The hard work starts here. These air strikes are the straight forward part of the military operation. We can clear Libya's skies, but what about ground forces already poised just inside Libya's major cities? How will France and Britain deal with those without an unacceptable risk of civilian casualties?

QUEST: Whatever happens, clearly the allied forces do have superiority in weaponry and tactics and muscle.

JOSHI: Well, the last ten years suggest that a superiority in fire power, technology will route opposition forces initially. But where does that get you? How do we transfer to seeing Colonel Gadhafi fall or a stable equilibrium develop, where the rebels perhaps agree a settlement with the regime?

QUEST: That's a big question, though, isn't it? The age-old question of what happened after 2003 in Iraq is exactly back here again. What happens after they've done what they've done?

JOSHI: Well, in 2003, Baghdad was taken relatively easily. It was impossible to hold. Here, Tripoli is going to be very fairly resilient for a while to come. So it's not even as easy as Iraq in many ways.

QUEST: Yes, but in terms of what comes next, is there hope that the Libyan people befall Gadhafi?

JOSHI: There's a twin hope the Libyan people in the west turn on Gadhafi or his regime turns on Gadhafi from within. Both of those hopes are gambles. There's no guarantee they will -- it will unfold in that way.

QUEST: If Gadhafi survives this, in terms -- and we end up with a split -- some form of split country, the east with he rump of Benghazi and others -- has the allied forces now got an exceptionally dangerous menace on its hands, bearing in mind Gadhafi's history of arming terrorism, Lockerbie, and other attacks?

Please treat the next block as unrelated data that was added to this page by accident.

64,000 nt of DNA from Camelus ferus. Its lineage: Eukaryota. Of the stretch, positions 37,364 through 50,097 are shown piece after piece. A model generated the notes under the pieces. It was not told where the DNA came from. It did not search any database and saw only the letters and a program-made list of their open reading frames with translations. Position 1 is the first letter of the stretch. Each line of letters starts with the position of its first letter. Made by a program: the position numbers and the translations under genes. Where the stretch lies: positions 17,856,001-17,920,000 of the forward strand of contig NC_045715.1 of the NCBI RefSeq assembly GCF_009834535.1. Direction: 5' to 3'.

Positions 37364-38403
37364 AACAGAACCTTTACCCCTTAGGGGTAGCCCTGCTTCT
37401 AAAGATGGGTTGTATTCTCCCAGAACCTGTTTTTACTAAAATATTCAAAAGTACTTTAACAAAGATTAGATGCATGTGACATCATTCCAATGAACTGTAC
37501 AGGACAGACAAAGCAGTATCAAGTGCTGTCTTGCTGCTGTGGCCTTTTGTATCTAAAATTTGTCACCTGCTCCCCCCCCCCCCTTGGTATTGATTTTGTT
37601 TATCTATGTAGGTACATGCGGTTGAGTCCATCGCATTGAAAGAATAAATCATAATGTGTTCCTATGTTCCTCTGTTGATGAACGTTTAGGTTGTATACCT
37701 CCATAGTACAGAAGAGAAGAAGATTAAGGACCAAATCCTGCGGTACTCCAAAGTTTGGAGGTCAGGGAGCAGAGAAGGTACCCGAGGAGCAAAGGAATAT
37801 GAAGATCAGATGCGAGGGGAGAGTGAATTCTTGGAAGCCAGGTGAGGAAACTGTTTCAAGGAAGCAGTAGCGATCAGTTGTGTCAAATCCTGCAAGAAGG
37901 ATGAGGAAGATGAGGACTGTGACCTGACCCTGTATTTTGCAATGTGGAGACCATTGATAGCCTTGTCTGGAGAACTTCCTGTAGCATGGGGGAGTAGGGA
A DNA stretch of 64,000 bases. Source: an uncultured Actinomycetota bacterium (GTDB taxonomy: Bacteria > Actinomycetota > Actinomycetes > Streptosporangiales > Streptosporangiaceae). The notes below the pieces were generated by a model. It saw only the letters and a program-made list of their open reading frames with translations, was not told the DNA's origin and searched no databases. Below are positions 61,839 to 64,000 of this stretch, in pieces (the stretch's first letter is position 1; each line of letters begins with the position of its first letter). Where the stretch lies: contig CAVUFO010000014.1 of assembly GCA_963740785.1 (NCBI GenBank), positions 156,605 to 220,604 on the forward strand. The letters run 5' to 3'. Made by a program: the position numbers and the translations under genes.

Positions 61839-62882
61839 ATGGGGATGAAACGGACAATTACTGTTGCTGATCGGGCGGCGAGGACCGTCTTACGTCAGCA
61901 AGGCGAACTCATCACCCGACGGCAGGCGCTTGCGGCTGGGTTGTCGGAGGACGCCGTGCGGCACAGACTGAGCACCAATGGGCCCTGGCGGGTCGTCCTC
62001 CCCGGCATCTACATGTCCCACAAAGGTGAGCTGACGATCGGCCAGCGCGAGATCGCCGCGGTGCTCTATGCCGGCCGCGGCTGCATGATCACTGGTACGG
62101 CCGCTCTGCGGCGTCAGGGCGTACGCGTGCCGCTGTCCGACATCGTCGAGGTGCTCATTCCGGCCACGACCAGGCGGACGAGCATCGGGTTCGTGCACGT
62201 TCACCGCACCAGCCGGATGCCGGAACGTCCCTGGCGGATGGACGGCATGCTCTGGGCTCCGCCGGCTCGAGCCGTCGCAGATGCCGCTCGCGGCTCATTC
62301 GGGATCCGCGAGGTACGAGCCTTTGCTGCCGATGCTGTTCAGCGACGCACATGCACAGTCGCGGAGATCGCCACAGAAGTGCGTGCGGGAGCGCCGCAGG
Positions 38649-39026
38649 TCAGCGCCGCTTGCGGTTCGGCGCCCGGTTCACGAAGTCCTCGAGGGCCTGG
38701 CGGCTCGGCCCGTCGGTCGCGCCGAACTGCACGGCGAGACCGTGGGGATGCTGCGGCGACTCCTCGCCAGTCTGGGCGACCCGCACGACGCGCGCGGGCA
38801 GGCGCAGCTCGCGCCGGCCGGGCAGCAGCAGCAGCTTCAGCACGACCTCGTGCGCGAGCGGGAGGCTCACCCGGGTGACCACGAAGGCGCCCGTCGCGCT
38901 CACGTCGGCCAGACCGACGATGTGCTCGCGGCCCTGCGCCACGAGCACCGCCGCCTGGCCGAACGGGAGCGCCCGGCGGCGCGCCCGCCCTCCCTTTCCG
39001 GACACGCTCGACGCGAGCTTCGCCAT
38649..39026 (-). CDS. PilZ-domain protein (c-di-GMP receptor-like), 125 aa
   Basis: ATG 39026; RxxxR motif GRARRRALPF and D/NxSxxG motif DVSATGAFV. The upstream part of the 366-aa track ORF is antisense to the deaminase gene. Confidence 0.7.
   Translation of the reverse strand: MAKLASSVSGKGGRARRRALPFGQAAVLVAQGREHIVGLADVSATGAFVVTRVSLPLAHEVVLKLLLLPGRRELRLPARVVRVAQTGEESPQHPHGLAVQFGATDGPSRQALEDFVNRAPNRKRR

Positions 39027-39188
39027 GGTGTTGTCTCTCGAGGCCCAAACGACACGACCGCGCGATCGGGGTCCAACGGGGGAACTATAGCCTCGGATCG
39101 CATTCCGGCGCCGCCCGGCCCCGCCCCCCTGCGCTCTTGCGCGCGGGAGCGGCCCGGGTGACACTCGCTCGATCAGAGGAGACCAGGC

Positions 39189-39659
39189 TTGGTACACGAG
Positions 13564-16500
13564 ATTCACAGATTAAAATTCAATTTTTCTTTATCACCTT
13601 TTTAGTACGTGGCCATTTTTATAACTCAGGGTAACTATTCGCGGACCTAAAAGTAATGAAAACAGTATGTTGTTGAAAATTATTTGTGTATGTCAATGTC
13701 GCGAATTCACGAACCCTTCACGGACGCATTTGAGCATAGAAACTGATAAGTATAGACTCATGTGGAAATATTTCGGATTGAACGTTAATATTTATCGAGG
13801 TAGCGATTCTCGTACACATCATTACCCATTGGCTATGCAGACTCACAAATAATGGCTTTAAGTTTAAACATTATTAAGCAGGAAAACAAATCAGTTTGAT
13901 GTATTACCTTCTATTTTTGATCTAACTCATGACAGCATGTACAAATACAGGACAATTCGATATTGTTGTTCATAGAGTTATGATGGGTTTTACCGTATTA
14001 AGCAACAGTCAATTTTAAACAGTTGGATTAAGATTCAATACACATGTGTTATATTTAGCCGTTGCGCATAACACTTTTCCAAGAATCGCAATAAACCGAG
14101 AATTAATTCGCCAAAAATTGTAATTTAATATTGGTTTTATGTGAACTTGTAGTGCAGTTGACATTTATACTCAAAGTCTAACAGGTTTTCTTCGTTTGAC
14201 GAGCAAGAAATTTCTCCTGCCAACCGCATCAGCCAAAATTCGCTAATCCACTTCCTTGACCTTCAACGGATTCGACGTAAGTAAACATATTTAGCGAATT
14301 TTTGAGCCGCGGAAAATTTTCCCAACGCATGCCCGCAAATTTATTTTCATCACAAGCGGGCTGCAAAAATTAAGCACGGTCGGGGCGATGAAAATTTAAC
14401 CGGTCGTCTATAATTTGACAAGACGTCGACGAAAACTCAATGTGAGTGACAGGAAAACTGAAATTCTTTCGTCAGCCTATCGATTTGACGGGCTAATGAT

JOSHI: Well, there's a twin menace. One of them is Gadhafi renews his sponsorship for terrorism. He has organized movements as far afield as the Japanese Red Army, the PLO, the IRA. He's capable of doing this again.

And we've seen from Syria, Iran, Pakistan, it's very difficult to counter this from a diplomatic point of view.

The second difficulty is what if the rebels advance west. Are they civilians? Are they under the mandates of this resolution? Can they be protected? What would happen then?

QUEST: How did it go so wrong? No, no, no. What I mean is Gadhafi was being brought back into the fold. He was making three hour speeches at the United Nations. Tony Blair was visiting him.

And now all of a sudden, do not pass go, do not collect 200 dollars.

JOSHI: His three-hour speech at the United Nations was spent ripping up the U.N. charter and launching tirades against the west. So, yes, eight years of rehabilitation.

But at the same time, this is the same individual who killed 1,200 of his own citizens in Libya in 1996. Had he fundamentally changed or was it an expedient accommodation with the west? I think we're seeing his true colors come out now.

QUEST: We may end up -- you and I were talking about this yesterday. It's not out of the realms of possibility, maybe even probability, that we end up having to deal with him again.

JOSHI: Absolutely. Look, Milosevic hung on after Kosovo. Saddam Hussein hung on after the First Gulf War. It's not easy to dislodge dictators with sufficient resolve and a base of support. Gadhafi has all that plus oil.

So do not anticipate a quick end to this.

QUEST: Many thanks.

In a moment, we'll continue to the twin disasters and a nuclear crisis. It is, of course, Japan. We'll have the latest after the break.


QUEST: Take look at this video. It's from the Japanese Coast Guard vessel just riding the tsunami wave.

That was the wave as it gathered strength toward the shore. Of course, little did they know what was about to happen. Moments later, it slammed into the coast of Japan, killing thousands of people and devastating the country.